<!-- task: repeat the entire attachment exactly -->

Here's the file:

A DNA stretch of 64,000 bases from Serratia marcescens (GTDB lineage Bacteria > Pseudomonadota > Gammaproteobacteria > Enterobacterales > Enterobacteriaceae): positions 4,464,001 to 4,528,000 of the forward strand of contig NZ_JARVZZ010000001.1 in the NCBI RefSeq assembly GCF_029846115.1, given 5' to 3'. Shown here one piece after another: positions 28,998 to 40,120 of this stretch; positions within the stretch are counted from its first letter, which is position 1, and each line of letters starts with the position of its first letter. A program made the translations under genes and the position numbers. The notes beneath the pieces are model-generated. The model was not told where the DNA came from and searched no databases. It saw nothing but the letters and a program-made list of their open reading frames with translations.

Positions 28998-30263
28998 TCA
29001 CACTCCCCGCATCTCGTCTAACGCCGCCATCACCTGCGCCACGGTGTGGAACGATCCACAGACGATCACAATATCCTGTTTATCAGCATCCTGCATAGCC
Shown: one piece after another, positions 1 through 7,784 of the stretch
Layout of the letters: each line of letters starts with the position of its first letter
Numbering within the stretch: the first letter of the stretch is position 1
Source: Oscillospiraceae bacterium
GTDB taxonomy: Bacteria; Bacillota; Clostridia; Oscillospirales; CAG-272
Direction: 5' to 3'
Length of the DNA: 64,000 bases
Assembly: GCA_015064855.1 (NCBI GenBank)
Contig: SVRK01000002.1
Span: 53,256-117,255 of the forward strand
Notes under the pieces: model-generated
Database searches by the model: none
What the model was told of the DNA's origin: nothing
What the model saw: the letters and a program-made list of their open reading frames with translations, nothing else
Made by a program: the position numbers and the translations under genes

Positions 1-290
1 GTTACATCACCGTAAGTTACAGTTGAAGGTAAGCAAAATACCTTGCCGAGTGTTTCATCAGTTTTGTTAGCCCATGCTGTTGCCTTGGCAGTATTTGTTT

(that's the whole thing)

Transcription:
A DNA stretch of 64,000 bases from Serratia marcescens (GTDB lineage Bacteria > Pseudomonadota > Gammaproteobacteria > Enterobacterales > Enterobacteriaceae): positions 4,464,001 to 4,528,000 of the forward strand of contig NZ_JARVZZ010000001.1 in the NCBI RefSeq assembly GCF_029846115.1, given 5' to 3'. Shown here one piece after another: positions 28,998 to 40,120 of this stretch; positions within the stretch are counted from its first letter, which is position 1, and each line of letters starts with the position of its first letter. A program made the translations under genes and the position numbers. The notes beneath the pieces are model-generated. The model was not told where the DNA came from and searched no databases. It saw nothing but the letters and a program-made list of their open reading frames with translations.

Positions 28998-30263
28998 TCA
29001 CACTCCCCGCATCTCGTCTAACGCCGCCATCACCTGCGCCACGGTGTGGAACGATCCACAGACGATCACAATATCCTGTTTATCAGCATCCTGCATAGCC
Shown: one piece after another, positions 1 through 7,784 of the stretch
Layout of the letters: each line of letters starts with the position of its first letter
Numbering within the stretch: the first letter of the stretch is position 1
Source: Oscillospiraceae bacterium
GTDB taxonomy: Bacteria; Bacillota; Clostridia; Oscillospirales; CAG-272
Direction: 5' to 3'
Length of the DNA: 64,000 bases
Assembly: GCA_015064855.1 (NCBI GenBank)
Contig: SVRK01000002.1
Span: 53,256-117,255 of the forward strand
Notes under the pieces: model-generated
Database searches by the model: none
What the model was told of the DNA's origin: nothing
What the model saw: the letters and a program-made list of their open reading frames with translations, nothing else
Made by a program: the position numbers and the translations under genes

Positions 1-290
1 GTTACATCACCGTAAGTTACAGTTGAAGGTAAGCAAAATACCTTGCCGAGTGTTTCATCAGTTTTGTTAGCCCATGCTGTTGCCTTGGCAGTATTTGTTT